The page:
As in past battles with white supremacy, we must identify our allies and our enemies. We cannot pretend there are good people on both sides.  You are either a white person wrestling with your racism and privilege or you are not. Your goodness, in our present society, must be measured by this and this alone – are you committed to justice and equity for all. You cannot be a white supremacist secret agent or sympathizer and argue for your morality. Your heroes are not Martin Luther King, Rosa Parks and Nelson Mandela. Your sympathies are with Hitler, George Wallace and David Duke. You are not a good person.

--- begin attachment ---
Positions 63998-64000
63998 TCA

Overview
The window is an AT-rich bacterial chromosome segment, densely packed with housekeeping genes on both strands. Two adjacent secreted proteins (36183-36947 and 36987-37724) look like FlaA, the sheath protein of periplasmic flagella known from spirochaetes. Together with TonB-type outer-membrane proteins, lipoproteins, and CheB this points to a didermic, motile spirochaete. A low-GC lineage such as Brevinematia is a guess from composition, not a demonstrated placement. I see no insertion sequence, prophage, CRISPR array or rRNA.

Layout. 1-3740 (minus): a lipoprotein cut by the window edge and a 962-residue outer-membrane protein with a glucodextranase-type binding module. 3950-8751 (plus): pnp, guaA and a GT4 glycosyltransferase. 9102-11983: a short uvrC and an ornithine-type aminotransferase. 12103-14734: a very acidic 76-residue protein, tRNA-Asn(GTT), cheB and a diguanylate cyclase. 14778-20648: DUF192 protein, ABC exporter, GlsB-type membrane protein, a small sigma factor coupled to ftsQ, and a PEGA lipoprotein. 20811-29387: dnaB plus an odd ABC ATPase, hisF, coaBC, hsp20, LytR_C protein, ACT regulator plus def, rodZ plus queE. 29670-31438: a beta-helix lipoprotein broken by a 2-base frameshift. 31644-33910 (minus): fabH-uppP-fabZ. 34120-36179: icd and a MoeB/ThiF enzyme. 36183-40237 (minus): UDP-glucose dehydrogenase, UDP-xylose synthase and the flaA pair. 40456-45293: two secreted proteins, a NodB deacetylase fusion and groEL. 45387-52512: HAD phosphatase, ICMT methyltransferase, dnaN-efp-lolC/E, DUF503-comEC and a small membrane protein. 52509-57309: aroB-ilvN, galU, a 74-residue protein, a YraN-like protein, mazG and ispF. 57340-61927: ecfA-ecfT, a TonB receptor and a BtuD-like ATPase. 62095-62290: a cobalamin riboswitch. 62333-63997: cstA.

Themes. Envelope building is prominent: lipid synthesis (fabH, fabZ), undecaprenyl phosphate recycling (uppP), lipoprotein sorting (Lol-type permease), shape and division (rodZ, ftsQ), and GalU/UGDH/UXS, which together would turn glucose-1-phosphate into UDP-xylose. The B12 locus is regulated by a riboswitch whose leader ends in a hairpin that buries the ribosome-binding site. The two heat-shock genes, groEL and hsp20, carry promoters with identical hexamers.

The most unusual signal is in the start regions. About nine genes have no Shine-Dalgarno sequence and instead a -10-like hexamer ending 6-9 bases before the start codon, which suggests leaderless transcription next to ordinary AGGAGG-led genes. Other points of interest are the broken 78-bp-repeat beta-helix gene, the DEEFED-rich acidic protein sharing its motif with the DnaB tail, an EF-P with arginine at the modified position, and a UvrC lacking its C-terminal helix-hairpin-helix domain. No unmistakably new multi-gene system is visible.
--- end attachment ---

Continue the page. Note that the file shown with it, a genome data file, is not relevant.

Maya Angelou famously wrote, “When someone tells you who they are, believe them.”  It is time for us to believe those who reveal by word and action that their sympathies are with white supremacy.   Whether they sit in the Oval Office or across from us as the Thanksgiving table, we can hope for their repentance, but – until that day – we must assume their intentions are for ill and not for good.  We must recognize them for who they are and oppose them in every way.

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Old White People Need To Die

Old White People Need To Die

Growing up, I was taught to honor my elders, to acknowledge that their experience made them wiser in the ways of the world. For this reason, I internally cringe when I write the words, “Old white people need to die.”  It seems callous and disrespectful rather than what it is – a fair and reasonable analysis of the demographics in the recent elections in Alabama.